Oh, hell yeah:

From our sometime photo contributor Neil, reporting live and direct from Disneyland in the Desert.

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We got a new batch of t-shirts in, and the "Save DNA Lounge" t-shirts are now available in sizes S through XXL (previously we only had them in M through XL).

Also, a couple of last-minute calendar updates:


John Adams has published a book of his concert photography at DNA Lounge! You can order it online here: A Disorderly House: DNA Lounge 2004-2009.

About The Book

For more than five years, John Adams has photographed events at the DNA Lounge, chronicling many national and local acts such as Green Day, New Model Army, The Birthday Massacre, and Halou.

Over 150 full color photos from 70 events fill this book, which contains a behind the scenes look at the flier creation process of R. Black, a special backstage section, and coverage of the Hubba Hubba review burlesque show.

Proceeds from this book's sales go towards the DNA Lounge Legal Defense Fund. The California Alcoholic Beverage Control is trying to shut down the DNA Lounge for what they call "lewd behavior" at Gay and Lesbian nights.

You can also donate to the DNA Legal defense fund here: http://www.dnalounge.com/donate/

He published it using Blurb, a print-on-demand service. We will have a few copies of it available for purchase at coat check eventually, but they haven't arrived yet.

The Justin.TV guys gave me some tips on how to improve the video quality of the webcast, so it should be looking and sounding a lot better now... Let me know! There's no audio at the moment, since we're not open until Friday night, but the picture looks a lot better to me. You should now be receiving H.264 at 480x360, 15 FPS, at somewhere in the neighborhood of 500kbps. I suppose it's possible that that's too high bandwidth for some people? I no longer know what's common here in This Modern World.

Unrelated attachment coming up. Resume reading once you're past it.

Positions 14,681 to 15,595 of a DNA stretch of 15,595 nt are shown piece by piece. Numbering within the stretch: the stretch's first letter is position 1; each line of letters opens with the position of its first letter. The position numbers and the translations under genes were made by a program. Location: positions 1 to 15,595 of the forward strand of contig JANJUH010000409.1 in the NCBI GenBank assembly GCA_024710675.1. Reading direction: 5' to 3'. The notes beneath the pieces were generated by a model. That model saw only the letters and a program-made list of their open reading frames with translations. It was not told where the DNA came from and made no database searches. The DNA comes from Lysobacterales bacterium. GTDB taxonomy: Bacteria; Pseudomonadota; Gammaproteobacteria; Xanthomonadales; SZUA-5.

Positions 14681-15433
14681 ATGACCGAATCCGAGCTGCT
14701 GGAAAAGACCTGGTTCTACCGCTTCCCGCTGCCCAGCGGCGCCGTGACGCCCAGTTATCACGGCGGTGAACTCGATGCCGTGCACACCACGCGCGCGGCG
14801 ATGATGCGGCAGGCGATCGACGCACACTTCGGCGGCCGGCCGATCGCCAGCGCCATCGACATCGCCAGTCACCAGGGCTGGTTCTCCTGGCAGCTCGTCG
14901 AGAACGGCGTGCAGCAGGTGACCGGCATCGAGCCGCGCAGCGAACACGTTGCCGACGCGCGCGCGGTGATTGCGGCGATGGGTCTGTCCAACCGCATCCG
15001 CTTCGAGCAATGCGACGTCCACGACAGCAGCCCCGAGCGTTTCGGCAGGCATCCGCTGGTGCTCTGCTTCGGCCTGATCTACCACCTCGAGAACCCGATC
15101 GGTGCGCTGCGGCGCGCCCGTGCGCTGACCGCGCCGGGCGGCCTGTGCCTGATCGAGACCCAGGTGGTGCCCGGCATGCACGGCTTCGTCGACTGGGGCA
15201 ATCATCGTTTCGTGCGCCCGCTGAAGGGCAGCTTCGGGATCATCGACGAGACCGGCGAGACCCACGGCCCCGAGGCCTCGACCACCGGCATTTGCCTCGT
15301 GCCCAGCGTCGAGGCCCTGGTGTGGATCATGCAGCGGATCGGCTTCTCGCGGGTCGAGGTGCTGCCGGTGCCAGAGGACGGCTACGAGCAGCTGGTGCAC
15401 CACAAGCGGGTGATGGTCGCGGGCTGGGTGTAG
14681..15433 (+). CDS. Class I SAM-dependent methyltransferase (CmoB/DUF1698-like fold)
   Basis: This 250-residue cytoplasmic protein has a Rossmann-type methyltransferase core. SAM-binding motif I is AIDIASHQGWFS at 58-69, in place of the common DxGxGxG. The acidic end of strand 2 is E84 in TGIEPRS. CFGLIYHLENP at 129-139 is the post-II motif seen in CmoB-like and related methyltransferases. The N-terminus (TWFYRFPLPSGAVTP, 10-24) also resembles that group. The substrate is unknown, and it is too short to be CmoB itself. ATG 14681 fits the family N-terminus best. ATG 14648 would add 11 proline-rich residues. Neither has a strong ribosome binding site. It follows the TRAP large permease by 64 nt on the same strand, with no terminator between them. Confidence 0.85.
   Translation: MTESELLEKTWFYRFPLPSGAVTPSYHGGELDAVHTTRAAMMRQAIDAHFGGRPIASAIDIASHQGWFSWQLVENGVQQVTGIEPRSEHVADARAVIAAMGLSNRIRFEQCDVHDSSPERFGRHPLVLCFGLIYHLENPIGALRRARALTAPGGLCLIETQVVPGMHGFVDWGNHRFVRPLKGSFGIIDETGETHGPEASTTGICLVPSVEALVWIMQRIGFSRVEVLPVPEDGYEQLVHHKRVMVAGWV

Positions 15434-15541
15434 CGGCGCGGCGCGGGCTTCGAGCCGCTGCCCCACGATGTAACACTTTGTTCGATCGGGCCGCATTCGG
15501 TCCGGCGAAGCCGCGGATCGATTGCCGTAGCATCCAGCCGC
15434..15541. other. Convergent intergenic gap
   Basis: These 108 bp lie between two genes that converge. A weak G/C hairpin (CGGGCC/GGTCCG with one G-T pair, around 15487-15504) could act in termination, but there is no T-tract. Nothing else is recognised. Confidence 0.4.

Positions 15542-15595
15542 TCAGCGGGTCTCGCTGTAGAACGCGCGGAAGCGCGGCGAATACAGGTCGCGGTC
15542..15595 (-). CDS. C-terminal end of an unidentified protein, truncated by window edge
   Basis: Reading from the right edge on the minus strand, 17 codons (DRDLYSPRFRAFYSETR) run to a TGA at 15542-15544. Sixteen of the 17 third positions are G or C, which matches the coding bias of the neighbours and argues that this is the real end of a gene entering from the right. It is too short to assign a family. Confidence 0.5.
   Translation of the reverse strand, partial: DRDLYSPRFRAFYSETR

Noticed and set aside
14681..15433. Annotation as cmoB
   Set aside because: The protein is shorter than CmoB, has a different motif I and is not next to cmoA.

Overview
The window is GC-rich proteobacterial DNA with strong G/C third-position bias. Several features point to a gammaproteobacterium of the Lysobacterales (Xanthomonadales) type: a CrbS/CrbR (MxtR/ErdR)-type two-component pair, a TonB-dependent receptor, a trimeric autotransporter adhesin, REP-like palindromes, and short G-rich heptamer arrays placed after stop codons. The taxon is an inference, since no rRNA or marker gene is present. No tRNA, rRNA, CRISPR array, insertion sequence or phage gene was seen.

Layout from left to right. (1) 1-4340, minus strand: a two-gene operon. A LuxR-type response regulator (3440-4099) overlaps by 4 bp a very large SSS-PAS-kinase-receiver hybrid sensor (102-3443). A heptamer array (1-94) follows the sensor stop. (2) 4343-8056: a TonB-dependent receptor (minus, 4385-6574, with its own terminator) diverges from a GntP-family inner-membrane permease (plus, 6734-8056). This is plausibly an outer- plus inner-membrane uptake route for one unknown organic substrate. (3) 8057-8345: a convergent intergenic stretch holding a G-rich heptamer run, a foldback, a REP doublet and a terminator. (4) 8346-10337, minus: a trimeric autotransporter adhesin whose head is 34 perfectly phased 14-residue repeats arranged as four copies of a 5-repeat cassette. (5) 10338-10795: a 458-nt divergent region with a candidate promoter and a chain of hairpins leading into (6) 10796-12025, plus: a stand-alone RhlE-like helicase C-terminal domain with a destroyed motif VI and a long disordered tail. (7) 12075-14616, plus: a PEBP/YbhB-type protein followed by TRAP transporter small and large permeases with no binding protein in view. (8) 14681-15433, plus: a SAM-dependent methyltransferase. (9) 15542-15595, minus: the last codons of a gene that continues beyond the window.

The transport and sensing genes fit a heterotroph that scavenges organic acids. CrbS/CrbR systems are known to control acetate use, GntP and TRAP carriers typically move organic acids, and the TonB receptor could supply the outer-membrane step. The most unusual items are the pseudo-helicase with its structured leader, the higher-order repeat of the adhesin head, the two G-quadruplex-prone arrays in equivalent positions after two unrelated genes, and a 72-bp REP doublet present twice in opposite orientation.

Rather than using the video encoder built in to the Flash plugin, I'm using Flash Media Live Encoder 4, which has a lot better options, and (bonus!) can be run from the command line, making it easy to automate.

So, Folsom Street Fair is on Sunday, and DNA Lounge will be closed that day. Why, you ask? Well, because the well-known ABC shenanigans mean that we will no doubt be under more intense scrutiny than any of the other thirteen blocks and four hundred thousand people of the fair, and would be placed in the odd position of having conversations like this all day long:

"I'm sorry, Sir. You are perfectly welcome to stand in the middle of the street in front of the club, with a cup of beer in your hand and your cock hanging out, but before you come into our nightclub, you'll have to pour out your beer and put some pants on."

So, fuck it, we're just going to be closed. It's not worth having an argument with every single customer, and yet still risking getting another bullshit "lewdness" citation despite our best efforts. We had a number of promoters wanting to do lucrative events here that day, but thanks to the meddling of those homophobic prohibitionists from Sacramento whom we like to call the Department of Alcoholic Beverage Control, we'll be leaving money on the table in a way that no other business located within range of the Folsom Street Fair would even consider.